Words contain a lot of power. We know that well, because sometimes we say the wrong things, or these days, text the wrong things, and we see how it upsets people we love. And equally we experience the power of someone saying just the right thing at the right time and we see how that expression of love changes everything. Words can convey a range of emotions from love to hate, and everything in between. Words can start an argument, but the right words can diffuse a really bad situation. We’ve seen it so many times.
Most of us receive the gift of speech at birth, and come into it during our childhood. We develop the gift of speech throughout our lives, perhaps learning foreign languages, or become skilled speakers. Speech is crucial to living in society. Speech allows us to communicate with others, to develop relationships with them, and to understand their story. But sometimes speech is used to demean others, to break relationship and marginalize them. We have to be careful, really careful, how we use our gift of speech.
So it is the Holy Spirit who enables us to say anything really good. The only way that we can say “Jesus is Lord,” as Saint Paul tells us in our second reading today, is by the Holy Spirit. The only way that we can witness to the faith, is by the Holy Spirit. That was true of the first Apostles. Remember what happened to them right after the events of Good Friday. They scattered. They were frightened, and they fled the opportunity to talk to anyone. When they did speak, they put their foot in their mouths. Peter used his gift of speech to deny that he even knew the Lord, let alone witness to the Lord’s power to save. At that time, the Apostles couldn’t even fashion words to describe what they were experiencing, so they were never going to be able to spread the Gospel.
Until Pentecost. Receiving the gift of the promised Holy Spirit, the Advocate that Jesus promised to send them, they are able not only to preach the Gospel, but to preach it in a way that people who spoke different languages were all able to understand it. The outpouring of the Holy Spirit brings everything together for them, and now, only now, are they able to say that Jesus is Lord!
The absence of the Holy Spirit is unparalleled sadness. We can’t say – or do – anything really good without the advocacy of the Holy Spirit to inspire – literally breathe into us – the goodness for which we were created. The sequence today proclaimed it well:
Where you are not, we have naught,
Nothing good in deed or thought,
Nothing free from taint of ill.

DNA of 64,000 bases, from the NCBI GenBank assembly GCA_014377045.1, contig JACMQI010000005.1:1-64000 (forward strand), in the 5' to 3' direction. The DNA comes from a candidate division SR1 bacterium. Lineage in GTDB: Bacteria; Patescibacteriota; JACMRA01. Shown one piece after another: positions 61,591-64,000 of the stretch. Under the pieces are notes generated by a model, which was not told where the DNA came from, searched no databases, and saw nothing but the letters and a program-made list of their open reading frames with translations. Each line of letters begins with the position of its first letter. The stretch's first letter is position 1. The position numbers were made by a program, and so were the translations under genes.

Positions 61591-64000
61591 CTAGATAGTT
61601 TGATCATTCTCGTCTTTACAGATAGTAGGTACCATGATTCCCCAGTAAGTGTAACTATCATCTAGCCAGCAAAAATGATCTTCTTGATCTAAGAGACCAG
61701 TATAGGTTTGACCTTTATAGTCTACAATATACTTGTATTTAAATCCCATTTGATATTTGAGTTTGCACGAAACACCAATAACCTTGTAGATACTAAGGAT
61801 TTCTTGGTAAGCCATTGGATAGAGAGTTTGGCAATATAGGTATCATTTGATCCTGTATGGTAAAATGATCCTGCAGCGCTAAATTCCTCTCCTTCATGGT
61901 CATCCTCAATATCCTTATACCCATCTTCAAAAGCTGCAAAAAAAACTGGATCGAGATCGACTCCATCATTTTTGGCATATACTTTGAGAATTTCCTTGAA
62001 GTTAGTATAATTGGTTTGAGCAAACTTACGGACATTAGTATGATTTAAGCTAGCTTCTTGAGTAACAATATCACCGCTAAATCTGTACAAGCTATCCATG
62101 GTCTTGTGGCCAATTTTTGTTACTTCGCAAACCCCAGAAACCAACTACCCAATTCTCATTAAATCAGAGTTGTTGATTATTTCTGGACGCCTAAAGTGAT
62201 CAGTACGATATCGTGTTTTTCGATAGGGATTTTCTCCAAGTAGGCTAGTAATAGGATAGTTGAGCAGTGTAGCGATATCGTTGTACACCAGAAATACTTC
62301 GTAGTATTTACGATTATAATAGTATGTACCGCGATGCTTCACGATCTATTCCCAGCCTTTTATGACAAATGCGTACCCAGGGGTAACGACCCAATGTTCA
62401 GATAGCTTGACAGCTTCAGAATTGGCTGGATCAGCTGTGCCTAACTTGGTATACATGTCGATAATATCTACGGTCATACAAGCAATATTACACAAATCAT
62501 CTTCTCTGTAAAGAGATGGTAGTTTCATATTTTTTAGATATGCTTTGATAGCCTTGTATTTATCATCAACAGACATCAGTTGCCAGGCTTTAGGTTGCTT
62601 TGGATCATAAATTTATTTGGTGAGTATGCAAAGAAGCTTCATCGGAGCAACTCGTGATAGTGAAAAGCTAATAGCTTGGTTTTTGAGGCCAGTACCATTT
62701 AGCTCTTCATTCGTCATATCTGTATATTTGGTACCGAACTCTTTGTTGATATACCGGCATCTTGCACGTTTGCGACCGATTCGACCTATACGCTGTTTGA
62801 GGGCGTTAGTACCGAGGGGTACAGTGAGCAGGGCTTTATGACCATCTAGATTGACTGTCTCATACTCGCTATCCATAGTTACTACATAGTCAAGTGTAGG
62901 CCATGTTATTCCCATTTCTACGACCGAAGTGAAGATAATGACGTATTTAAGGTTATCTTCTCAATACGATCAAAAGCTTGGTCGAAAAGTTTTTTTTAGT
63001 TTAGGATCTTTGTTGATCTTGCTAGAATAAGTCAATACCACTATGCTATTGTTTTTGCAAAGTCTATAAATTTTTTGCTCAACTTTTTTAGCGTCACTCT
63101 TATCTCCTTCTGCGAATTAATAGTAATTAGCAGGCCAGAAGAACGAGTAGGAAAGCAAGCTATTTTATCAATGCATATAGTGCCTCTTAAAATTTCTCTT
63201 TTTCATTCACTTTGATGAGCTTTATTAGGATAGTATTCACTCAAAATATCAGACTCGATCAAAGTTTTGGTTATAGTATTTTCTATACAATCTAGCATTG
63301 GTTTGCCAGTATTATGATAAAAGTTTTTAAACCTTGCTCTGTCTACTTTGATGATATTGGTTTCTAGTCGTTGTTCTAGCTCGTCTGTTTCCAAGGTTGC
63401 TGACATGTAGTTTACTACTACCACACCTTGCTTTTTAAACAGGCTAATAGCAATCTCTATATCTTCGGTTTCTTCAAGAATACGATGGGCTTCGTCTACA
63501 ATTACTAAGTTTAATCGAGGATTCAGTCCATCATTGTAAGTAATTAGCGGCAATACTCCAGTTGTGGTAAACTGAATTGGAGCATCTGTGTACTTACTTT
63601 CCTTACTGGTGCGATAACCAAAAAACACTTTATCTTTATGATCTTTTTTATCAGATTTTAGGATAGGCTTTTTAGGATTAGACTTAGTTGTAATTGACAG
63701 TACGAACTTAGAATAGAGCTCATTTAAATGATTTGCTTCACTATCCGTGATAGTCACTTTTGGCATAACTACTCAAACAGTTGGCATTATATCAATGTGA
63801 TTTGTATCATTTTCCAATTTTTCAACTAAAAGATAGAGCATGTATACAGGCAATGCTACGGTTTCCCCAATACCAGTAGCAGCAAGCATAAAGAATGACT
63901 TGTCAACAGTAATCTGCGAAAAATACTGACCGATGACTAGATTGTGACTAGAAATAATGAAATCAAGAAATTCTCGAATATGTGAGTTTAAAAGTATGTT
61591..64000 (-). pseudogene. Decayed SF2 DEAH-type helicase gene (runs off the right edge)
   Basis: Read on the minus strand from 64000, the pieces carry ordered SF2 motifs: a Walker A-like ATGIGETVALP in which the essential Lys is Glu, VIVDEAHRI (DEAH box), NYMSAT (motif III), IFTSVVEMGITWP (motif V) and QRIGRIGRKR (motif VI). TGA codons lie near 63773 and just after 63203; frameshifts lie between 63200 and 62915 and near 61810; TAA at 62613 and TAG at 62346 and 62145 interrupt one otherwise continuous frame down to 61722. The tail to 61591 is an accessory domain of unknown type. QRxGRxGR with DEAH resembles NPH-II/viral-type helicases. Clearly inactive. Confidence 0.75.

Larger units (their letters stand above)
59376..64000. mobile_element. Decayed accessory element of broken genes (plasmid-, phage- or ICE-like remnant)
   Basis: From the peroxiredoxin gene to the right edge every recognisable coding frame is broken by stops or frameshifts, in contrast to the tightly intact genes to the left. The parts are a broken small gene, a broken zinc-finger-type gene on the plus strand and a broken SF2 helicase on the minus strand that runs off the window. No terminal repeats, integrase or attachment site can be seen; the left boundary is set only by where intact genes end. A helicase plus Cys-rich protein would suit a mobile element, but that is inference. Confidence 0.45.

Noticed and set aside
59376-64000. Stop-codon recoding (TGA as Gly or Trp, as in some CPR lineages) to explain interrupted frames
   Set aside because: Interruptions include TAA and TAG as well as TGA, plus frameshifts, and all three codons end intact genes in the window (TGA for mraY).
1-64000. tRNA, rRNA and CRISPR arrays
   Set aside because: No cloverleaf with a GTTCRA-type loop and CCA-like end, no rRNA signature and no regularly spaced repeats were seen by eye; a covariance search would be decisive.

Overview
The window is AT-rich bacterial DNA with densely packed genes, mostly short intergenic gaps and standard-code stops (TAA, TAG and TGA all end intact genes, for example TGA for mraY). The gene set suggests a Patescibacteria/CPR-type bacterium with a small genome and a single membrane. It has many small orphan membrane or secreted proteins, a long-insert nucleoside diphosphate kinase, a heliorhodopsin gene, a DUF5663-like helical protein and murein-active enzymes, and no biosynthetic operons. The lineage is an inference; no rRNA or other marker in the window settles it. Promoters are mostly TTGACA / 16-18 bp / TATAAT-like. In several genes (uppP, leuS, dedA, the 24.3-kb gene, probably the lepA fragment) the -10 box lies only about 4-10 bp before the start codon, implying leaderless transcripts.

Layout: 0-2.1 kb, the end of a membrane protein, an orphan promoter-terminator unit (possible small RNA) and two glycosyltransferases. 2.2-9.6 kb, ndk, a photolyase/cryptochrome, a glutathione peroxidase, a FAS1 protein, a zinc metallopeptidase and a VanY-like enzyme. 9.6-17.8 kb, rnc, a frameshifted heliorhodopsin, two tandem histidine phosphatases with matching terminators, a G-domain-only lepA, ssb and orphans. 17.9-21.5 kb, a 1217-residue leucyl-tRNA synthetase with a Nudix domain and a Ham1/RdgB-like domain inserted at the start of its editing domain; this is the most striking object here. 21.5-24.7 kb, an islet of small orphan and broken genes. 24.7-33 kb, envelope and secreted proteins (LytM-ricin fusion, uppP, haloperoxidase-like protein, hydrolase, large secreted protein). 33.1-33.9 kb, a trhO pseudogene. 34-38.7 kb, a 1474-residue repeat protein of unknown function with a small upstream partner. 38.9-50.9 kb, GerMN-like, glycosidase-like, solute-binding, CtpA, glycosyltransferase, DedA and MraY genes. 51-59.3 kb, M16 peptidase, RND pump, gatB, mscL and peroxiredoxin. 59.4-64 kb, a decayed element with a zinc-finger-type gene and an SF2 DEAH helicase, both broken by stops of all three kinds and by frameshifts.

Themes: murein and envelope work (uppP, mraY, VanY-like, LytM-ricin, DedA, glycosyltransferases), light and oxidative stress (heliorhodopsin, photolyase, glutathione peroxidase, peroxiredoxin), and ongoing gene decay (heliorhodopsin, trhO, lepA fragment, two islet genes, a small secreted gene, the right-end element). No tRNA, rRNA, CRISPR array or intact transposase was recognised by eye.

So when we receive the Holy Spirit, we are inspired to say and do good things too. The Holy Spirit will inspire us to speak many kinds of words in many situations. We can depend on the Spirit to give us the words when we don’t have them. Saint Paul teaches that the Spirit even prays in us when we can’t pray, expressing our needs in groanings when we can’t find the words to say. So we can depend on the Holy Spirit to inspire us to speak in many ways:
- Words of comfort to those who are going through difficult times. Maybe just by being with them and saying nothing at all.
- Words of challenge when we are in a situation that is veering off course, and others are urging us to go the wrong way.
- Words of correction when someone we love is acting out or not living up to their full potential.
- Words of reconciliation when we seek to heal a broken relationship.
- Words of vision when we are part of a group that is seeking to do something new.
- Words of healing when we comfort another person who has been wronged by others.
- Words of change when we stand up for what is right in a society that wants to do what it wants to do.
- Words of mercy when we let go of a grudge, or forgive someone who has hurt us.
The Holy Spirit will give us the right words for all of this at the right time, and we will be able to speak them in a way that everyone who needs to understand them can understand them. We may never be able to speak multiple languages – I sure can’t! – but in the Holy Spirit we will be able to proclaim that Jesus is Lord in our words and actions and no one will be able to miss the significance of that – everyone will understand it, no matter what language they speak.
Christ is risen! He is risen indeed! Alleluia!